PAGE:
Elon Musk Wants To Store Every Human’s DNA In A Database?

By Joseph Farago | Published

elon musk

Elon Musk has been in the media constantly as of late. From buying Twitter to launching as many satellites as possible, Musk has continuously pushed the envelope of his CEO duties. Now, the entrepreneur weighs in on something beyond his knowledge: DNA. Elon Musk believes that he can store every person on the planet’s DNA in a tiny storage system.

In the 2000s, sciences were hard at work on the complete human reference genome. This group of scientists, known as the Human Genome Project, attempted to assemble every possible human genetic combination, leading to more than three billion. Regarded as the greatest scientific breakthrough of the early 2000s, the project slowly became under scrutiny for its unfinished sequencing. As of 2022, millions of additional combinations have been added to the sequence. This scientific research has suddenly inspired Elon Musk, who believes you can fit all of this genetic information in a relatively small device.

Though Elon Musk has strong beliefs about genetic information storage, other experts don’t exactly agree. Senior editor of Antonio Regalado MIT Technology Review instantly rejected this idea, stating that one human genetic sequence would need over 100 gigabytes of storage. Other people pointed out the ethical standing of Musk’s desire, questioning why someone would need every person’s genetic information in one accessible hard drive? These questions and critiques are a valid way of showcasing Musk’s profound misunderstanding of genetic information and how extensive the sequences really are.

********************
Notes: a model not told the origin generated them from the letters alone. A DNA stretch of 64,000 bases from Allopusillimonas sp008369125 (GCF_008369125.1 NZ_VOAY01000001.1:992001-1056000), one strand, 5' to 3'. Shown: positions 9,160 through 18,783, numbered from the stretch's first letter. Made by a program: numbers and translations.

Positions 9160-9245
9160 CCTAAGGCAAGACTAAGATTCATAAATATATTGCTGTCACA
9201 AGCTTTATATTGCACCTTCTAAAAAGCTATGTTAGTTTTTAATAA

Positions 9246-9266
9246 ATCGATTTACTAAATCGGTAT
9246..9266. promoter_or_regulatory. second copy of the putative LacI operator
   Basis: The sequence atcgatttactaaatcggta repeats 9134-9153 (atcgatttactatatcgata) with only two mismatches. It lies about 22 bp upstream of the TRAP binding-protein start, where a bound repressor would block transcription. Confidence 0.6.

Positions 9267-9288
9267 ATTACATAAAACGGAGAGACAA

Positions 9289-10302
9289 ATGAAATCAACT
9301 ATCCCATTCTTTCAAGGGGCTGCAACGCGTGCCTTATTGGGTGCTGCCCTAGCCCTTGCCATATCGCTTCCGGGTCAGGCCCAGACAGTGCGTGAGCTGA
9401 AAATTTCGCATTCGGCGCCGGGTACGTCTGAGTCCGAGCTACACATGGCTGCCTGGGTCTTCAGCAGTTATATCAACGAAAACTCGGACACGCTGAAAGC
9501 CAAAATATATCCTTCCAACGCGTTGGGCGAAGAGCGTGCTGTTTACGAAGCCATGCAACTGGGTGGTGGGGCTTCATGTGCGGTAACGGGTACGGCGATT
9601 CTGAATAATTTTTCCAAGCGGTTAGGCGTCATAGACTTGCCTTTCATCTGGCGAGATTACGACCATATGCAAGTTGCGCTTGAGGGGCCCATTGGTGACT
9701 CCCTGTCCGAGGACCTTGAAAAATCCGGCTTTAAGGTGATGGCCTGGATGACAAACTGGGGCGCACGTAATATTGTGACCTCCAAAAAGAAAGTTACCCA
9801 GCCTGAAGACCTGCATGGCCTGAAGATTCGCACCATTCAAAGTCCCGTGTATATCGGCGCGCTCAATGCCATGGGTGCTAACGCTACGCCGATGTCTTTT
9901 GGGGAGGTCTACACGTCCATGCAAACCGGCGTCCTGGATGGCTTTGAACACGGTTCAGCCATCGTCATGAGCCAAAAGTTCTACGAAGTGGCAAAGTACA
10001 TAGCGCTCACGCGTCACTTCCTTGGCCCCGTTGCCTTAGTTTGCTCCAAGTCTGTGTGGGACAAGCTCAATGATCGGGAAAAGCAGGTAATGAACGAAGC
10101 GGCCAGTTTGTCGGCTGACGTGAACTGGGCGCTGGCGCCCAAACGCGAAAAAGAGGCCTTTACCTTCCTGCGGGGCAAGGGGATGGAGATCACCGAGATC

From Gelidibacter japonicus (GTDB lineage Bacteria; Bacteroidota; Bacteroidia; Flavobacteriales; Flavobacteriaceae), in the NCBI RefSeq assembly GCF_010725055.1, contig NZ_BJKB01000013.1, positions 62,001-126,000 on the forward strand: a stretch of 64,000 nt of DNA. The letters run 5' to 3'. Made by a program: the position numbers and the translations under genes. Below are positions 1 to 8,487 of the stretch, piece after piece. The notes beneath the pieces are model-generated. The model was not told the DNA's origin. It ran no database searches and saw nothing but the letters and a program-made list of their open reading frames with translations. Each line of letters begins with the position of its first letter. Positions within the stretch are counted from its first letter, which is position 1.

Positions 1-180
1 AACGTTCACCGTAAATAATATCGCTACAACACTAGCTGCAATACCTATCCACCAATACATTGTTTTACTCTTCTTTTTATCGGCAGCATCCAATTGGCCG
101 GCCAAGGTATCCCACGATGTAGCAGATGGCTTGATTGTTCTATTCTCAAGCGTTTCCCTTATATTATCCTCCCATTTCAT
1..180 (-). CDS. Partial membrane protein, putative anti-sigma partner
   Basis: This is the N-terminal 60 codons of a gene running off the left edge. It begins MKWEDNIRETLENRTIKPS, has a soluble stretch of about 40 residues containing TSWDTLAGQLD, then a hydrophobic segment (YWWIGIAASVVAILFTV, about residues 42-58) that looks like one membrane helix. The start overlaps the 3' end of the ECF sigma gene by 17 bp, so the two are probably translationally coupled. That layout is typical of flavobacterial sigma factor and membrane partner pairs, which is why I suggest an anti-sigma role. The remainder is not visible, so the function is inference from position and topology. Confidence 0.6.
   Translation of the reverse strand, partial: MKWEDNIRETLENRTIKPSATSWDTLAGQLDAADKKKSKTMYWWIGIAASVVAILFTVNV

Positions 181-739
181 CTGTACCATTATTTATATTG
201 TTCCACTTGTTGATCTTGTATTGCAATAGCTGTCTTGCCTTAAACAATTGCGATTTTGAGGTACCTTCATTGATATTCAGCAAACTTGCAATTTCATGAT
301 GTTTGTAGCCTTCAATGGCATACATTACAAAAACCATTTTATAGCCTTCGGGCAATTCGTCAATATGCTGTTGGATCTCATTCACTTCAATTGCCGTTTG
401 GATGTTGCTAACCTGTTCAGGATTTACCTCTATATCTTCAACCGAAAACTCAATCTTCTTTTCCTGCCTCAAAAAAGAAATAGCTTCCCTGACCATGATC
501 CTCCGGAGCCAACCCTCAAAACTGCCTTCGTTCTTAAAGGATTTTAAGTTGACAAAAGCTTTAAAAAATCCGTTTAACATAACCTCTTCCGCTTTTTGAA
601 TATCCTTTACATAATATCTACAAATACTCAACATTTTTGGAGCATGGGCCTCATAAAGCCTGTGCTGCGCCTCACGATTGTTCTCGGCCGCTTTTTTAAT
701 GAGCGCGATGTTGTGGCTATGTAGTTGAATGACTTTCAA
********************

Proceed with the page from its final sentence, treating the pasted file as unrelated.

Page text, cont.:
Most of the conversation around storing genetic information happened on Twitter, with Musk and his peers discussing the proposal’s rationality, usefulness, and ethics. Antonio Regalado, a biotech writer for Tech Review, responded to Elon Musk’s tweets. He stated that a possible way to get around excessive storage buildup from long DNA sequences could be to eliminate the overlapping genetic codes. Specific extended sequences that show up in other people’s DNA strands could be taken out of the system, leaving one strand with the ability to be referenced. That could save many gigabytes of storage, which entertains Musk’s idea about all human DNA being stored without taking up much space.

Elon Musk agreed with this point, tweeting that a hard drive could include a “few reference human genomes” and have the computer code the rest of the strand individually. That way, parts of DNA strands that are identical to others don’t use unnecessary storage space. Though this may be a possible venture for computers, the question remains about the ethical component of inputting all human DNA sequences into a singular drive.

Though Elon Musk set Twitter ablaze with this potentially disastrous idea of human DNA collection, the platform is used constantly by celebrities wanting to voice their innermost thoughts. There’s no actual evidence that Musk plans to do this or is currently investing in scientists to attempt the project. The Twitter thread mainly encompasses a few biotech individuals reasoning with the possibility of DNA sequencing and storage.

Elon Musk’s Twitter profile is a neverending spigot of brainstorming. Though it seems like his focus currently is on human genome storage, his priorities and business ventures have shown to change quickly.